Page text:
Barely three months cleared of lung cancer, Philippine Senator Miriam Defensor Santiago announced her desire to run for president.
Santiago declared her bid Oct. 13 during the book launch for her very own "Stupid is Forevermore," a sequel to her first book "Stupid is Forever." Despite her legal brilliance, the senator still found time to write about the lighter things in life as Her books are collections of jokes about love and life.
The 70-year-old senator has substantially contributed to all three branches of the Philippine Government. She is a three-term senator (legislative), a former multi-award-winning regional trial court judge (judicial) and a former immigration commissioner and Agrarian Reform secretary (executive).
Santiago won a seat in the highly powerful International Criminal Court, and is the first woman from an Asian developing state to join as a judge in the Netherlands-based international court. Despite being hailed ICC judge, the senator refused to vacate her seat in the Philippine Senate. She will only resign if ICC asks her to do so. Santiago candidly said that her political enemies have been wanting to ship her to the Netherlands. "I'm afraid I'm just one of those ghosts that keep appearing in Philippine history," said the feisty lawmaker, according to GMA News Coverage.
As a public servant, Santiago is respected for her unquestioned honesty.
"In December 2012, she revealed that the senate president had used senate funds to give away cash gifts. Every senator received P2 million as a Christmas gift, taken from public funds, except Senator Santiago and two others. That scandal led to the notorious pork barrel scandal, for which the senate president is now suspended and in jail, having been charged with plunder by the Ombudsman," according to her bio on the Philippine senate website.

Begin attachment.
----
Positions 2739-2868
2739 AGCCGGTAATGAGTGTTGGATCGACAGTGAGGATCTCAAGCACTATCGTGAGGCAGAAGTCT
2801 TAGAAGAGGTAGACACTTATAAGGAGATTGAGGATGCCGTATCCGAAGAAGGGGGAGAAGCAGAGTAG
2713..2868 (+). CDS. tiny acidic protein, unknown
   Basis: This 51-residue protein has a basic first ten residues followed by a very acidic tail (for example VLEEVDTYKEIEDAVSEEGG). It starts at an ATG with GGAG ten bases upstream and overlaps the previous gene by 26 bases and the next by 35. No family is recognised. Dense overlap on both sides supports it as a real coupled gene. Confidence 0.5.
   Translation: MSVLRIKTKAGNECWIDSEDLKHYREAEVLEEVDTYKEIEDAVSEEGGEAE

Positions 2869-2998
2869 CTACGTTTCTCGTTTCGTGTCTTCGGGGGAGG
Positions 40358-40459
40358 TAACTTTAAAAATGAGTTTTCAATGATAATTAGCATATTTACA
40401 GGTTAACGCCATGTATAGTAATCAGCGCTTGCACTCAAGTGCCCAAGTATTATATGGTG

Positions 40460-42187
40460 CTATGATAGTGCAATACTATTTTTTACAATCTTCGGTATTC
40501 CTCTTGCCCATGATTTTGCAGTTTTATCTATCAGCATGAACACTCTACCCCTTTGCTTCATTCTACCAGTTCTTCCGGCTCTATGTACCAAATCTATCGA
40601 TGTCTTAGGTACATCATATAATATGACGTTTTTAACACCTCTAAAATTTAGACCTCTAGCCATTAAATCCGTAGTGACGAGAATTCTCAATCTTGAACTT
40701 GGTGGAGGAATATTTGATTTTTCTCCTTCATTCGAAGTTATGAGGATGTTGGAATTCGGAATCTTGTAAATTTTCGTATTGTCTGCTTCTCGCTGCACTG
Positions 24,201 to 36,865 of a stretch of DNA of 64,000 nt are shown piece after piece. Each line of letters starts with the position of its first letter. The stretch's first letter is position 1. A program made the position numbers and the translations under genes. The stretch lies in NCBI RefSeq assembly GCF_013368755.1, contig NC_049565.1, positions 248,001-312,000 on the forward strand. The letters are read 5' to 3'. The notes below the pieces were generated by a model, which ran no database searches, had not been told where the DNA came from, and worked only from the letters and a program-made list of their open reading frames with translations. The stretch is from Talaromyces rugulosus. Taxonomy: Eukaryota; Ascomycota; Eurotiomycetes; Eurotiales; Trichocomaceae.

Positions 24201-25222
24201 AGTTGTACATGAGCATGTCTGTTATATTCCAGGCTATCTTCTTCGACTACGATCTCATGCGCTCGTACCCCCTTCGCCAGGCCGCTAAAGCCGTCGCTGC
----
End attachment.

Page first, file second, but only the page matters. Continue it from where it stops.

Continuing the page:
Santiago gains a large following every time she grills a high-profile criminal of the country, the latest of which includes Janet Lim-Napoles, the businesswoman at the center of the P10 billion pork barrel scam.
An eloquent debater since college, Santiago asks the toughest questions, fires the sharpest words and masters every word of the constitution.
While confronting the accused, the senator will not hesitate to turn her head on anyone making noise and improper reactions during a serous hearing.
During her earlier terms in the senate, the legislator filed 549 bills and 211 resolutions from 1995 to 2000. Topics covered were Human Rights, Governance, Youth and Women, Health and Safety and Education.
As a lawyer, Santiago wrote 23 books, including the unprecedented and monumental Code Annotated Series and Basic Textbook Series.
Santiago authored or sponsored the following bills passed into law: Access Devices Regulation Act, Agricultural Modernization Act, Automated Election System Act, Domestic Adoption Act, Downstream Oil Deregulation Act, Indigenous Peoples' Act of 1996, Anti-Rape Law of 1997, Seatbelt Law, Intellectual Property Code, Banning right-hand steering, Assistance for rape victims, Regulating the practice of Mechanical Engineering, Act for general re-registration of voters, and Act on ARMM elections.
As a student, Santiago excelled in almost all areas, she was a swimming champion, a spelling bee champ and an editor-in-chief, reported Filipinow.
Santiago initially wanted to be a nun, but her father, who was also a lawyer, talked her into following in his footsteps to champion their relatives whenever they face charges.
Santiago was a protégé of the original Iron Lady, Margaret Thatcher.